Monday, January 30, 2006


It was foggy this morning when I let the dogs out and walked down the driveway to pick up the newspaper. The cool mist on my face reminded me of days in Maine when the fog was so dense I couldn't see the ocean across the street. I could hear the buoys, though, ringing softly to tell boats to keep seaside of them.

The lobstermen's buoys were my favorites. They had no bells, but they were brightly painted in each lobstermen's color and stripe pattern. Ropes underneath the buoys led down to the traps themselves, sitting on the sea floor.

On clear mornings, I would sit on the deck to eat my breakfast so I could watch the lobstermen's boats. They would approach each of their own buoys, pull the trap up, and take out any lobsters inside.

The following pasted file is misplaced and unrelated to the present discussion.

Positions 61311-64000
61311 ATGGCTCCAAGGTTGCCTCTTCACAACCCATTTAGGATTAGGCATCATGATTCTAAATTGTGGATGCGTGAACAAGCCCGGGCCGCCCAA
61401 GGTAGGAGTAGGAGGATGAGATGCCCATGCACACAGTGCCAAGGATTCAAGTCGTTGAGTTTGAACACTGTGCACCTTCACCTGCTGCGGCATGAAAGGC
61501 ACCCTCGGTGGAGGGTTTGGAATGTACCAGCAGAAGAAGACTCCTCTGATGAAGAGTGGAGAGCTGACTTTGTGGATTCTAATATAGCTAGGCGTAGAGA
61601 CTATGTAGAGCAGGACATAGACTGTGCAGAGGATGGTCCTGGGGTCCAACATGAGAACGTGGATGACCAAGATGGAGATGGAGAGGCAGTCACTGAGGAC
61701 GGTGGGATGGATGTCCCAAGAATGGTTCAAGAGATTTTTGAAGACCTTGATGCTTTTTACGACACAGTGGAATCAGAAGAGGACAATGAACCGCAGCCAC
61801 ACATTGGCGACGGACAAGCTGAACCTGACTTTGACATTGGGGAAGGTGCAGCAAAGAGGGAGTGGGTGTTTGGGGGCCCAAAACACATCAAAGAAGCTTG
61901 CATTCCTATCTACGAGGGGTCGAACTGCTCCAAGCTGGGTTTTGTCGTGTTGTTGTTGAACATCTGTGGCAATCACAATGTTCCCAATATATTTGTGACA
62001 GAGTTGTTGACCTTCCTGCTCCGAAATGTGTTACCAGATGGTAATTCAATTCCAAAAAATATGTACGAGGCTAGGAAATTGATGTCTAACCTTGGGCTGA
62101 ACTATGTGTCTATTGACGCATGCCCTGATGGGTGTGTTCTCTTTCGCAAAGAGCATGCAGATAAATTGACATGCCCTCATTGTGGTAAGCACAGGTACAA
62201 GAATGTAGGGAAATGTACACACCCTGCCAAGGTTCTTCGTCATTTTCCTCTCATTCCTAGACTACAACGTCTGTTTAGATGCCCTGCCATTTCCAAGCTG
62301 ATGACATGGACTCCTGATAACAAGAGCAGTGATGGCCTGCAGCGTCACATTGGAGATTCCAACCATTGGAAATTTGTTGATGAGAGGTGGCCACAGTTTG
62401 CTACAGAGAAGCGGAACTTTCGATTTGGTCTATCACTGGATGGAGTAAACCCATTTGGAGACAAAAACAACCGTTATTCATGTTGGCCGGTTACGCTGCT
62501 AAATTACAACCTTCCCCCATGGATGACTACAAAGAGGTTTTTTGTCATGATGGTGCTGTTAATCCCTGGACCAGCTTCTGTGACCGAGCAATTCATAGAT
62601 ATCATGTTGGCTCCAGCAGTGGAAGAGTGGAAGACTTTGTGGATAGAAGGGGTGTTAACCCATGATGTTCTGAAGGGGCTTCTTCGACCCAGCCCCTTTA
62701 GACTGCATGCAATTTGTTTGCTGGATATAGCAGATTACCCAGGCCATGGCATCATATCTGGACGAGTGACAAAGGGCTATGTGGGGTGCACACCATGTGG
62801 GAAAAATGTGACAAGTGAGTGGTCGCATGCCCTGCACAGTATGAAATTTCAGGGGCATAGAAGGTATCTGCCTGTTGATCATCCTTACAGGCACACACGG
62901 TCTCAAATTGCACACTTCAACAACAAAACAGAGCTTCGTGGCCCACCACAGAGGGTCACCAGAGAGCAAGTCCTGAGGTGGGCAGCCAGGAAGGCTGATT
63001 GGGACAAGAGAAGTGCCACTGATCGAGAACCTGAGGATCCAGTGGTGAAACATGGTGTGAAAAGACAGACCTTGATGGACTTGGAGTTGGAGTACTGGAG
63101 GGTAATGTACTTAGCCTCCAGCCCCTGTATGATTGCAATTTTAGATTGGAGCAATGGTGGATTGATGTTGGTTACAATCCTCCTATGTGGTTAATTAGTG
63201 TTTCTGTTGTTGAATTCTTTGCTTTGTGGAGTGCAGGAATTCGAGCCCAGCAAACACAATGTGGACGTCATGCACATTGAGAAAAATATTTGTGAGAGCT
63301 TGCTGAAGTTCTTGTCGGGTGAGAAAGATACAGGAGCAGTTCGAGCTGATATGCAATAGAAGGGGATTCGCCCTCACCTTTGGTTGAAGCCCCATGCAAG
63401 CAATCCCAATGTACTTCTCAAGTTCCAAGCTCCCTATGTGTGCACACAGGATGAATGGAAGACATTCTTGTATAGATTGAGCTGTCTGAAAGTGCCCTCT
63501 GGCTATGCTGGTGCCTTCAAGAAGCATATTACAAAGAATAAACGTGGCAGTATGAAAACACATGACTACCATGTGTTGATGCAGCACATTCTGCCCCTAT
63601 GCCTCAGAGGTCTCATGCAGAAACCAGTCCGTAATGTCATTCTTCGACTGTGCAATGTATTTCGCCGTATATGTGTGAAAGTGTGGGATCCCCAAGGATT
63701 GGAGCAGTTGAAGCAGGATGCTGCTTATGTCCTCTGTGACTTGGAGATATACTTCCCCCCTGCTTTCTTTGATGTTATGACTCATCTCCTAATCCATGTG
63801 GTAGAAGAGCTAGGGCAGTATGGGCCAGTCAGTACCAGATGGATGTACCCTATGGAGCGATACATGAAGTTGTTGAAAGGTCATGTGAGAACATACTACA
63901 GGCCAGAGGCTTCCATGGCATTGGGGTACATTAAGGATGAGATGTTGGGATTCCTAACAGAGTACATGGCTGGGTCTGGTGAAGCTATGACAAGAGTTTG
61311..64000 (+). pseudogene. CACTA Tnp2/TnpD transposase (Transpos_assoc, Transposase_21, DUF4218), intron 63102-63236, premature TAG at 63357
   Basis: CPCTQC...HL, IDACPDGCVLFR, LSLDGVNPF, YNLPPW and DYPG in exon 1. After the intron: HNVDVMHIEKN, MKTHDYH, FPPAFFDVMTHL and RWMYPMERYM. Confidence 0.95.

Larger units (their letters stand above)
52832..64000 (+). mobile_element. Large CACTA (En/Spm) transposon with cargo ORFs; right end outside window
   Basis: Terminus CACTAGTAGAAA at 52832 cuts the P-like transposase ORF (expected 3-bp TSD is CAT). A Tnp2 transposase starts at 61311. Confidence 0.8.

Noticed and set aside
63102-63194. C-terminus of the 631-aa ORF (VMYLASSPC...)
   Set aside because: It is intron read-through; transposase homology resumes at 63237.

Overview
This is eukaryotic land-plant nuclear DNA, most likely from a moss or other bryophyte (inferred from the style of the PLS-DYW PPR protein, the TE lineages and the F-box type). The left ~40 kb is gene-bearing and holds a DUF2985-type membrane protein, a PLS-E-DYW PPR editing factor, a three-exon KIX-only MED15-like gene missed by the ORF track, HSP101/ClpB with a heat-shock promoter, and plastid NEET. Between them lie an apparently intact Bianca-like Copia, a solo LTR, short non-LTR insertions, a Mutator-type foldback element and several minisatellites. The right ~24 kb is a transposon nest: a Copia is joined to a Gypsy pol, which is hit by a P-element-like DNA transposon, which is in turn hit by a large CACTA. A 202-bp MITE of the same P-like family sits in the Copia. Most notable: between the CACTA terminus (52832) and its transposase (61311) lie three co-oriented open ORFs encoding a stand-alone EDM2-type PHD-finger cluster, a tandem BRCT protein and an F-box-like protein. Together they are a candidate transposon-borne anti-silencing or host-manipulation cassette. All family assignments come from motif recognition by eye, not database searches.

Occasionally, the buoys would break free during bad weather. They would wash ashore, the traps at the bottom of the sea lost forever. The lobstermen never came to our little cove to get them, so they would just sit among the tidal pools until someone took them or the sea washed them back out.

I haven't been to Maine in over twenty years, but I still have the buoys.

1. Full of wishful yearning.
2. Pensively sad; melancholy.
[From obsolete wistly, intently.]
"wistful." The American Heritage® Dictionary of the English Language, Fourth Edition. Houghton Mifflin Company, 2004. 30 Jan. 2006.